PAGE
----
Summertime, summertime, time to sit back and unwind” as the song goes. This won’t be totally enjoyable unless it is achieved in front of an appetising plate and a tantalising dram.
For garden and orchard lovers, August and September are among the busiest months of the year as it is harvest time. The right moment to pick ripe and juicy fruit. The perfect time to experience new whisky and food combinations.
Let’s concentrate on fruit, with the emphasis on young whiskies and blends as we will be looking for lighter profiles with no marking oak influence.
Here are a few excellent ideas and tips to make your summer as fruity as possible.
Ripe and juicy apricots are a wonderful ingredient to pair with whisky because of the enticing balance they offer between sweetness and sourness.
The stone can be used too (in small quantities as it contains a little amount of prussic acid which is toxic at high doses) to find a bridge with the almondy finish of a classic Speyside for instance. Last but not least, the smooth texture of the flesh will combine with the whisky’s velvety mouthfeel.
Here are two suggestions, a savoury one and a sweet one: an apricot and almond lamb tajine and an apricot blancmange with a hazelnut crumble. The sweet was featured at the Aberlour Whisky Dinner at the Spirit of Speyside Festival last April.
Strathisla 12 Years Old was the choice. It would also match with the tajine. Chivas 12 Years Old (or even better, the 18 Years Old) would harmonise with the blancmange as well.
The spices in the tajine would certainly be overwhelming for the blend.
Apples are most often thought of as an autumnal fruit but we start finding crunchy fresh apples often in early September.
Those early-fruiting apples are better eaten raw. For instance, thin slices mixed in a salad bowl with blue cheese, chopped celery and walnuts.
Enhance the salad with a French dressing: one tsp of walnut nut oil, two tbsp of sunflower oil, one tbsp of cider vinegar and one tbsp of grain mustard.
A Clynelish (slightly chilled) will complement the dressing. Or for a more daring match, why not try a young peaty malt like Kilchoman. Or the standard Black Bottle blend.
Lemon is not a summer fruit but we find it all year long and it can be combined with a lot of summer fruit. Especially red berries such as strawberries and raspberries.
What about a quick and easy pudding: lemon sorbet served with fresh raspberries, or simply shortbread covered with lemon curd. More sophisticated, a lemon and strawberry charlotte (une charlotte au citron et aux fraises): place a cheesecake base inside an entremets ring, lay strawberry slices all around and in the middle, pour a lemon curd adding some gelatin to harden it. Let cool a few hours in the fridge.
I would particularly recommend peated malts, as they match very well with citrus fruit. Lively, smoky, fresh and straight forward characters as Ardbeg Rollercoaster, Kilchoman, a young Caol Ila, Bowmore Legend will find harmony with the tangy and sharp flavour of the lemon. If you prefer a blend, try Cutty Sark.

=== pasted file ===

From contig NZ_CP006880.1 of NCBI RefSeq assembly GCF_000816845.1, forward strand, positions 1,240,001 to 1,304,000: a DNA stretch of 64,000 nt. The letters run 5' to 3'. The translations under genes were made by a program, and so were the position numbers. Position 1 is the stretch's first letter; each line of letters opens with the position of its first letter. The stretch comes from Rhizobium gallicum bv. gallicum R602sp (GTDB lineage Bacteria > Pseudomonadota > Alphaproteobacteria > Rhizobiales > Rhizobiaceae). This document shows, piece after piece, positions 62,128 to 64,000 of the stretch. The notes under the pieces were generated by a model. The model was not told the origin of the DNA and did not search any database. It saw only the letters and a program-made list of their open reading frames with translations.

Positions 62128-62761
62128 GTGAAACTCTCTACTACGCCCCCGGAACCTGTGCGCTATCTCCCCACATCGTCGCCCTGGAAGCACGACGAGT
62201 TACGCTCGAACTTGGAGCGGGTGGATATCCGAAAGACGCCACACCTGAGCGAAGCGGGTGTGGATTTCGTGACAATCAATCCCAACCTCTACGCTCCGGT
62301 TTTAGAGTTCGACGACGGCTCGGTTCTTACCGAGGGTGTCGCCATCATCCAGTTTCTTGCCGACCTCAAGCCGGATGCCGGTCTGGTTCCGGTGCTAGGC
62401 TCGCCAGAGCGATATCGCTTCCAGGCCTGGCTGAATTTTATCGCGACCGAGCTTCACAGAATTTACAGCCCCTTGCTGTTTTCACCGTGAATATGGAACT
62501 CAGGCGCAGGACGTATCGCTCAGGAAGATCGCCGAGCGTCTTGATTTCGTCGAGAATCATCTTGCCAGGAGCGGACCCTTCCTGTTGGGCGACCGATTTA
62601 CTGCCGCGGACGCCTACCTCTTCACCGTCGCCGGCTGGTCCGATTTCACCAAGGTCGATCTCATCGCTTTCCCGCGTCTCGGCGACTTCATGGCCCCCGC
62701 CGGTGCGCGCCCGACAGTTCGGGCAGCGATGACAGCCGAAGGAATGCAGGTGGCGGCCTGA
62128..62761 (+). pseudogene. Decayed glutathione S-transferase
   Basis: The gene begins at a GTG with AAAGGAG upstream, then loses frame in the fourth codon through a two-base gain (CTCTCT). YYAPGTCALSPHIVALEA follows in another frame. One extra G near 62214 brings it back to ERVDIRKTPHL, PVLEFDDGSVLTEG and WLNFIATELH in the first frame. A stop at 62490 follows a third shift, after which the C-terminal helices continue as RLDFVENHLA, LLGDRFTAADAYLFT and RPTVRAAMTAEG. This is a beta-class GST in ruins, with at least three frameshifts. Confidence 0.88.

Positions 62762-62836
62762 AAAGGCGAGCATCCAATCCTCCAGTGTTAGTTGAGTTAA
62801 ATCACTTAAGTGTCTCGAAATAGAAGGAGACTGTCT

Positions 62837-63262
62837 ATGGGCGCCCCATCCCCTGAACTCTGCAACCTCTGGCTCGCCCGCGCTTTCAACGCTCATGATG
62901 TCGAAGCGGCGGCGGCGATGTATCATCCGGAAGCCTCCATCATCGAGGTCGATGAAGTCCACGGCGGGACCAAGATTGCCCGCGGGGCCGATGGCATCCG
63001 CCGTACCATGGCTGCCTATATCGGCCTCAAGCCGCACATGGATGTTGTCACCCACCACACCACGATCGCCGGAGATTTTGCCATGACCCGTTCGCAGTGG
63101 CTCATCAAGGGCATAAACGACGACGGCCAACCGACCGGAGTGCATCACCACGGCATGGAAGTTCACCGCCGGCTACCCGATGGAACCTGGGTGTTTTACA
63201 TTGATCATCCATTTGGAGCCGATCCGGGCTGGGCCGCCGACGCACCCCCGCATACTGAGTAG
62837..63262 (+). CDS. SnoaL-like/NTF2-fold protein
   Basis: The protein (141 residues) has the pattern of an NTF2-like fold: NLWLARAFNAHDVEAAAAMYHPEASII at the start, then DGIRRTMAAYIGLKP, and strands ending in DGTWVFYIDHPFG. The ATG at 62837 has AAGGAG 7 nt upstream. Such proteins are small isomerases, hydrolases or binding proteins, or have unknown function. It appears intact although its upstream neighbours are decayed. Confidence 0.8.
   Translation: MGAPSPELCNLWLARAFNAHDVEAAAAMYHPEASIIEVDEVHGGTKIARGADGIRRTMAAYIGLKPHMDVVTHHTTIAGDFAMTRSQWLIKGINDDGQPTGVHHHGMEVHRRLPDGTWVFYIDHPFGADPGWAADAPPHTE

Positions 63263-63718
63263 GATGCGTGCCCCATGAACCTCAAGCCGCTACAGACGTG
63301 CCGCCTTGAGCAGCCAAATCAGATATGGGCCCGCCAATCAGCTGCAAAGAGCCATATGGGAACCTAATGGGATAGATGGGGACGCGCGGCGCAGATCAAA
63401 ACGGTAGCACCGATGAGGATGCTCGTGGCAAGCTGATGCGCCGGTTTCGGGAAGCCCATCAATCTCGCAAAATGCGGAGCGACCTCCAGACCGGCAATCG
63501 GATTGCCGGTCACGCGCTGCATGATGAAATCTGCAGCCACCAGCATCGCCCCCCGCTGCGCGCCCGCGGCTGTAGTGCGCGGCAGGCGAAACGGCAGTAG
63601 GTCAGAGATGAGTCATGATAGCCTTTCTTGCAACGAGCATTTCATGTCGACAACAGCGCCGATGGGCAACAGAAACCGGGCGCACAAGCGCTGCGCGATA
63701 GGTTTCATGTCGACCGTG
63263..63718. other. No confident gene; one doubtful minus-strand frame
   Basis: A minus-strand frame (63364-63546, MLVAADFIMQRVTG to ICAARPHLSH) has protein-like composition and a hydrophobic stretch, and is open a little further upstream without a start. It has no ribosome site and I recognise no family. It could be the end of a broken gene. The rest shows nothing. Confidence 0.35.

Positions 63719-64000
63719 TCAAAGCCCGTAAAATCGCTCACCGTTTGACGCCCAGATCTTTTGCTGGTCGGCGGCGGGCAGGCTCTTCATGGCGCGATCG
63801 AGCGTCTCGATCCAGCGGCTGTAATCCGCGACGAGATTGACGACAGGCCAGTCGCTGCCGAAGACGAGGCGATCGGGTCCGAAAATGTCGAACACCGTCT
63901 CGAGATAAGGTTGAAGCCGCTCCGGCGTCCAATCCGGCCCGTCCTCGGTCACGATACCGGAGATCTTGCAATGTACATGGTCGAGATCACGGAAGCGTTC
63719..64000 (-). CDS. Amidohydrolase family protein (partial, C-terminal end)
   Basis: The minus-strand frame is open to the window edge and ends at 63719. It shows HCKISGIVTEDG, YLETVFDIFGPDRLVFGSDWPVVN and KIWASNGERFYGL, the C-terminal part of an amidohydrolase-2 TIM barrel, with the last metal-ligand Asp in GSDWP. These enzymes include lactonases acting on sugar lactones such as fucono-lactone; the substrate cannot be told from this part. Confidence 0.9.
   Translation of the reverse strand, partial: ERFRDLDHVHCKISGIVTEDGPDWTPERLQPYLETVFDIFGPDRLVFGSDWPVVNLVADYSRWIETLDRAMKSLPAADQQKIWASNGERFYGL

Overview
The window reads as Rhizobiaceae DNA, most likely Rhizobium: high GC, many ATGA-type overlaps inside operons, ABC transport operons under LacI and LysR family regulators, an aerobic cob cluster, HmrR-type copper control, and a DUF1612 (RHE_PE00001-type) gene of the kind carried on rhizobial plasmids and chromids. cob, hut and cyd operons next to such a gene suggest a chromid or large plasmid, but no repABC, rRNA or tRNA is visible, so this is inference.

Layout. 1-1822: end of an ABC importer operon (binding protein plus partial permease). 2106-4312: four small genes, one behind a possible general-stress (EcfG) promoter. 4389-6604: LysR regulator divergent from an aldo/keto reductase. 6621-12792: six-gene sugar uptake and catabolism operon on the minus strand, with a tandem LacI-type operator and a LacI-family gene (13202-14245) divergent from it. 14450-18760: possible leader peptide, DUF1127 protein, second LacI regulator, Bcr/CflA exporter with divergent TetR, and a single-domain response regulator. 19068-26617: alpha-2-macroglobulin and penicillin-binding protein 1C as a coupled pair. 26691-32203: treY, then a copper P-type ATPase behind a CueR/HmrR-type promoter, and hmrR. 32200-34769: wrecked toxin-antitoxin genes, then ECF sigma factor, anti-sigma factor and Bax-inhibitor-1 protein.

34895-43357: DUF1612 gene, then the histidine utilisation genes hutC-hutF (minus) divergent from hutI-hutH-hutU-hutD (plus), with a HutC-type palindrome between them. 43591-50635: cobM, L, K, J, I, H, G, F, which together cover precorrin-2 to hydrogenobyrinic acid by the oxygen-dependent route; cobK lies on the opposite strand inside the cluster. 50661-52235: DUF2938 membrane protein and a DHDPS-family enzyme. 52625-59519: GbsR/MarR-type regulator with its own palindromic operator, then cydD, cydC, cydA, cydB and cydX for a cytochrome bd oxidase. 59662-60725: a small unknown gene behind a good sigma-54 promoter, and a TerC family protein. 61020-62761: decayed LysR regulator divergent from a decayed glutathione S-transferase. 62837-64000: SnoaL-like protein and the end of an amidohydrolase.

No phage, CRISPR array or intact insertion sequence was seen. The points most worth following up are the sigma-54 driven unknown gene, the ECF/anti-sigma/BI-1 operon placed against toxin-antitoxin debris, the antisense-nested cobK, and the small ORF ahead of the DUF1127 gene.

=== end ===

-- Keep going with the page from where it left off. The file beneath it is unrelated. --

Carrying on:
A grain whisky like Hedonism from Compass Box would marry with these puddings, in particular with the shortbread and lemon curd one.
One would think that the sharpness of the rhubarb could not marry with whisky. Too sour?Not if it is cooked appropriately. The taste of this plant (not a fruit as such) is rather complex.
Rhubarb is interesting as it can be used in savoury dishes as well as in sweet ones.
An oven baked fish (halibut, seabass or John Dory) can be served with a rhubarb chutney seasoned with curry or cooked with ginger.
For a sweet, a classic immediately comes to mind: the rhubarb crumble.
Here are a few tips: precook the rhubarb slices 20 min in the oven before sprinkling the crumble. Do not sweeten the rhubarb too much as it must keep its delicious sourness. Use vanilla instead of additional sugar if you find the rhubarb too sour. Strawberries match well with rhubarb too. For the crumble, replace 1/3 of the flour with oat flakes and add two or three tbsp of mixed nuts. this gives a lovely crunchy texture.
A delicate floral or herbal whisky will be the perfect companion of this pudding especially if the crumble is served with cream. A young Glencadam for instance. If you want to try it with a blend, choose Grant’s for its light grassy profile.
Who can resist a fragrant strawberry, especially if it has been picked up in the garden on a hot summer day and just rinsed under a tap? The contrast of the cold and the warm brings out sensuous flavours. It is not difficult to replicate these sensations in a plate. Just imagine different ways of presenting strawberries in a pudding. A strawberry medley. I enjoyed such a pudding in a restaurant in Glasgow recently. On the plate, there were five delights: an Eton mess – I like the word, imagining the strictly dressed in their uniform public school boarders messing around with their food, a strawberry and mint tartare, a sorbet, a champagne and strawberry jelly and a tablet. They could have added a strawberry crème brûlée (for the warm and cold shock) or a crumble.
It is interesting to compare the range of flavours the same little fruit can display when cooked in a different way. A tip for flavour enhancing: add a pinch of pepper to the strawberries and a few drops of rose syrup.
Asyla from Compass Box is the perfect blend to be served with such a pudding. Its vanilla sweetness will underline the delicate fragrance of the fruit. As for the single malt, Cragganmore matches well with strawberries, especially if garden herbs are added (basil or mint).